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$1M Donation Buys Second Home for Historical Society

An anonymous donation of up to $1 million will allow the Port Washington Historical Society to purchase and renovate the former Business Men’s Club building for use a museum; the society will also occupy the building at 205 N. Franklin Street for use as a

$1M Donation Buys Second Home for Historical Society $1M Donation Buys Second Home for Historical Society $1M Donation Buys Second Home for Historical Society $1M Donation Buys Second Home for Historical Society

The Port Washington Historical Society is moving, and thanks to a $1 million anonymous donation, the transition will include quite the upgrade.

The society is leaving its former home — a small, temporary — to move in downtown, where it will occupy two historic locations.

Historical Society Board President Jackie Oleson called the donation "a transformational gift."

"The gift was directed to save another historic building from demolition and devote it to showcasing the history of Port Washington," Oleson said in a press release. "Through the considerable generosity and vision of this family, the Port Washington Historical Society will acquire and renovate the former Business Men’s Club building located at 118 N. Franklin Street, a structure the Society hoped would be saved from the wrecking ball."

Over the past several months, the Port Washington Historical Society . (This structure was built in 1852 by businessman Barnum Blake).

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This donation does not mean the society will abandon that adventure, however. Instead, the society plans to use the the former Business Men’s Club building as a museum, and dedicate the building at 205 N. Franklin Street to its collections and archives as well as the society's office to form what the group has labeled its "Resource Center."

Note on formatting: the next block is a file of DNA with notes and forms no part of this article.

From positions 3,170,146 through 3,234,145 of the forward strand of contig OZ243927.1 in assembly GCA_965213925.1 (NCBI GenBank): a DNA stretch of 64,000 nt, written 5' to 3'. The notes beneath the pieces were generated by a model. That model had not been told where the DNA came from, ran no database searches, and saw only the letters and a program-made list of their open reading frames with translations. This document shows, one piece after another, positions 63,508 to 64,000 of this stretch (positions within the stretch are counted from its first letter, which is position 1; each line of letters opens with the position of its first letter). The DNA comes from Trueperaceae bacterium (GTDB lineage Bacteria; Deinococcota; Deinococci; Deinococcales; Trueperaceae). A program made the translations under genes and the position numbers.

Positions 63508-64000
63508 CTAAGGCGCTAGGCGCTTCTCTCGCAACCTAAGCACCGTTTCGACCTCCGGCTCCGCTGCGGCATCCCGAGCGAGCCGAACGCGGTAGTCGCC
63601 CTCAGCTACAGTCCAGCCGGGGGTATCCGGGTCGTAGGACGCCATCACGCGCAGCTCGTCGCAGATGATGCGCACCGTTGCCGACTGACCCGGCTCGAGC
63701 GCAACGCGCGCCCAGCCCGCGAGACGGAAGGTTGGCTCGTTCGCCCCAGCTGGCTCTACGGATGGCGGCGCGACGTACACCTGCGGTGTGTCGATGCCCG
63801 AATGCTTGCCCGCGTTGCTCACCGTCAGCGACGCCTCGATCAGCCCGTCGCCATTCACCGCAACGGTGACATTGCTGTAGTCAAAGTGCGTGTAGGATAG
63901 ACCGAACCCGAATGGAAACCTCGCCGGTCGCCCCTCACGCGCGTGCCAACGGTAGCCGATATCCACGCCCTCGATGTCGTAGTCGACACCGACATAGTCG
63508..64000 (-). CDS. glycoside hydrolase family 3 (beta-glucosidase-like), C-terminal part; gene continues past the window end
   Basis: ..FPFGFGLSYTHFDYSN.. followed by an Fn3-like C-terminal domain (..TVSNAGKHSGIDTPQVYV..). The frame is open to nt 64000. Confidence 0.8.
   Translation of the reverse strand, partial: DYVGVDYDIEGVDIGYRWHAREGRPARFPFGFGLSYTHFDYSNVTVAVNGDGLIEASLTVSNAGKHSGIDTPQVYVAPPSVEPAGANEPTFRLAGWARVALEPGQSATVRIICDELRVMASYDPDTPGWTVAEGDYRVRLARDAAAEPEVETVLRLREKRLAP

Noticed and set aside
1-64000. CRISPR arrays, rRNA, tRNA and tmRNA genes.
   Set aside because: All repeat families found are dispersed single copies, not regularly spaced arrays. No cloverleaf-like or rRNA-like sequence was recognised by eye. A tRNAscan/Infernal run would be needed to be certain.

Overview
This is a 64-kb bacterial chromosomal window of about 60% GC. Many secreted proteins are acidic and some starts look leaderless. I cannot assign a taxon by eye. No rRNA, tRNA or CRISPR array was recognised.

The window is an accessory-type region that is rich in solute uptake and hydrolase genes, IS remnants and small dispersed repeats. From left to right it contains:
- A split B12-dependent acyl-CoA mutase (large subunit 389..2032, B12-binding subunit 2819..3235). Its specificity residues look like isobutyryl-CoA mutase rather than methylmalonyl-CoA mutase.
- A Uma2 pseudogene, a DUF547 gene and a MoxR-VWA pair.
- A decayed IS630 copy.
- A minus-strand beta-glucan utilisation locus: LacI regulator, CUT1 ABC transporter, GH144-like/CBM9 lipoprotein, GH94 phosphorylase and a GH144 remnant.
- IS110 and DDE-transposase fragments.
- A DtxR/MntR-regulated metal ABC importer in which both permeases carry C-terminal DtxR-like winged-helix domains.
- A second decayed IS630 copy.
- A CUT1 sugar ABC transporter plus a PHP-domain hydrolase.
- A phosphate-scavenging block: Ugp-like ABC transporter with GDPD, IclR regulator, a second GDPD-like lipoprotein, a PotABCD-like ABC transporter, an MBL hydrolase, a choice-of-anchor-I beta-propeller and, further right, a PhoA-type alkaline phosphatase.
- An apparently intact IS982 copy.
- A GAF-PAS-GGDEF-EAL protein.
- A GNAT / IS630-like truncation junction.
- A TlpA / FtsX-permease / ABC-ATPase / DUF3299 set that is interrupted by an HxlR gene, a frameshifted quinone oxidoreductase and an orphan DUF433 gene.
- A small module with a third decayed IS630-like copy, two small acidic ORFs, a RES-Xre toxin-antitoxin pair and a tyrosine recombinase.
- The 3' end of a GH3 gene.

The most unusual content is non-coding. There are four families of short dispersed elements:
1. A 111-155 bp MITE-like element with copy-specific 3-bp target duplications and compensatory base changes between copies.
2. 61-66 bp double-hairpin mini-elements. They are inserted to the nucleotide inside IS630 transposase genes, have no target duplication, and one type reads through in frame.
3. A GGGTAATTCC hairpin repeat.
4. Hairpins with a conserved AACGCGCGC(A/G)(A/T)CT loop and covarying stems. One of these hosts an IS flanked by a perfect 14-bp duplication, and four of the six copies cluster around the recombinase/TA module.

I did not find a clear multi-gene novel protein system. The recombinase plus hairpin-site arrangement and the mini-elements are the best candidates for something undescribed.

"This building will facilitate the management of the Business Men’s Club building and will provide the 3,000 square feet needed at this time to carry on the business and archival work of the Society," Oleson said.

The former Men's Club building will then house a museum, with anticipated exhibits to include: the Wisconsin Chair Company; shipwrecks; Dan Muller art collection; Civil War draft riots; history of Port Washington; harbor development; commercial fishing; early explorers; Native Americans; Paramount Records; the breweries of Port Washington; and more.

"Thirty-five hundred square feet of space will be devoted to interpretative exhibits highlighting the history of the community and the maritime history of the area, an exhibit area far greater than would be possible at 205 N. Franklin St.," Oleson said. "Restoration will begin later this year with completion of the work projected for late 2013."

The Historical Society is hopeful the addition of this attraction will draw more tourists to Port.

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"The 1860 lighthouse, maintained and managed by the Society, draws between 2,000 and 3,000 visitors on weekends during the five months it is open to the public," Oleson said. "The Business Men’s Club museum of local history will draw visitors and residents, giving greater exposure to the 1860 lighthouse, broadening the historical focus and increasing the number of visitors to both the lighthouse and the museum."

The Business Men’s Club was built in 1907 by Henry & Hill, and began as a social gathering place for the businessmen of Port Washington, offering billiards and bowling, Oleson said. At one point it was home to a five and dime and a grocery store, and eventually became a part of the First National Bank.

Port resident Gertjan Van Den Broek purchased the former M&I Buildings earlier this year, with plans to develop the building ; .

"The downtown of any community needs to remain vibrant and appealing to a variety of people," Oleson said. "A museum within the historic setting of the Business Men’s Club will serve to complement the restaurants, businesses, and retail venues in the downtown area. A community as rich in history as Port Washington can draw on its past to offer another reason for visitors to linger and return time and time again."

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